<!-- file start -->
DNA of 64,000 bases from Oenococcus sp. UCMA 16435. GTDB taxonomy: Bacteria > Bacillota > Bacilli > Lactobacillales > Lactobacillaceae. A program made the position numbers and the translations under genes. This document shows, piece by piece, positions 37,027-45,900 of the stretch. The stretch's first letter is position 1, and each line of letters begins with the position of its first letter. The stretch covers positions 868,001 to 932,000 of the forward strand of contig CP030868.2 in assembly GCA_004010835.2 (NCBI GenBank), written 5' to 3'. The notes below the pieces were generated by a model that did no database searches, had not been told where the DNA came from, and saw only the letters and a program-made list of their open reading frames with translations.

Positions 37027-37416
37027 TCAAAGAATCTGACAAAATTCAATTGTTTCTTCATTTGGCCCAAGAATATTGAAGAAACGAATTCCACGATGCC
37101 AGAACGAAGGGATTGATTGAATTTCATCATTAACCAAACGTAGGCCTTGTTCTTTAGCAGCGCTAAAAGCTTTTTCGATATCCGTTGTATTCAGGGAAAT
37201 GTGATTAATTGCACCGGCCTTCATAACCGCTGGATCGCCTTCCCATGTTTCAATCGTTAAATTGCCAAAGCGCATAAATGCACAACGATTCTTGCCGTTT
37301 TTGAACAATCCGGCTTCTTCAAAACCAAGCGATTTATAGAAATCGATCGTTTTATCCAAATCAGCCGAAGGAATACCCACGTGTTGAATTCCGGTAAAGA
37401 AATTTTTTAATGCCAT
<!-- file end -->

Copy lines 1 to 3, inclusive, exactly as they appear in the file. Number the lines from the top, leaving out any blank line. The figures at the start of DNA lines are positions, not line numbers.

DNA of 64,000 bases from Oenococcus sp. UCMA 16435. GTDB taxonomy: Bacteria > Bacillota > Bacilli > Lactobacillales > Lactobacillaceae. A program made the position numbers and the translations under genes. This document shows, piece by piece, positions 37,027-45,900 of the stretch. The stretch's first letter is position 1, and each line of letters begins with the position of its first letter. The stretch covers positions 868,001 to 932,000 of the forward strand of contig CP030868.2 in assembly GCA_004010835.2 (NCBI GenBank), written 5' to 3'. The notes below the pieces were generated by a model that did no database searches, had not been told where the DNA came from, and saw only the letters and a program-made list of their open reading frames with translations.

Positions 37027-37416
37027 TCAAAGAATCTGACAAAATTCAATTGTTTCTTCATTTGGCCCAAGAATATTGAAGAAACGAATTCCACGATGCC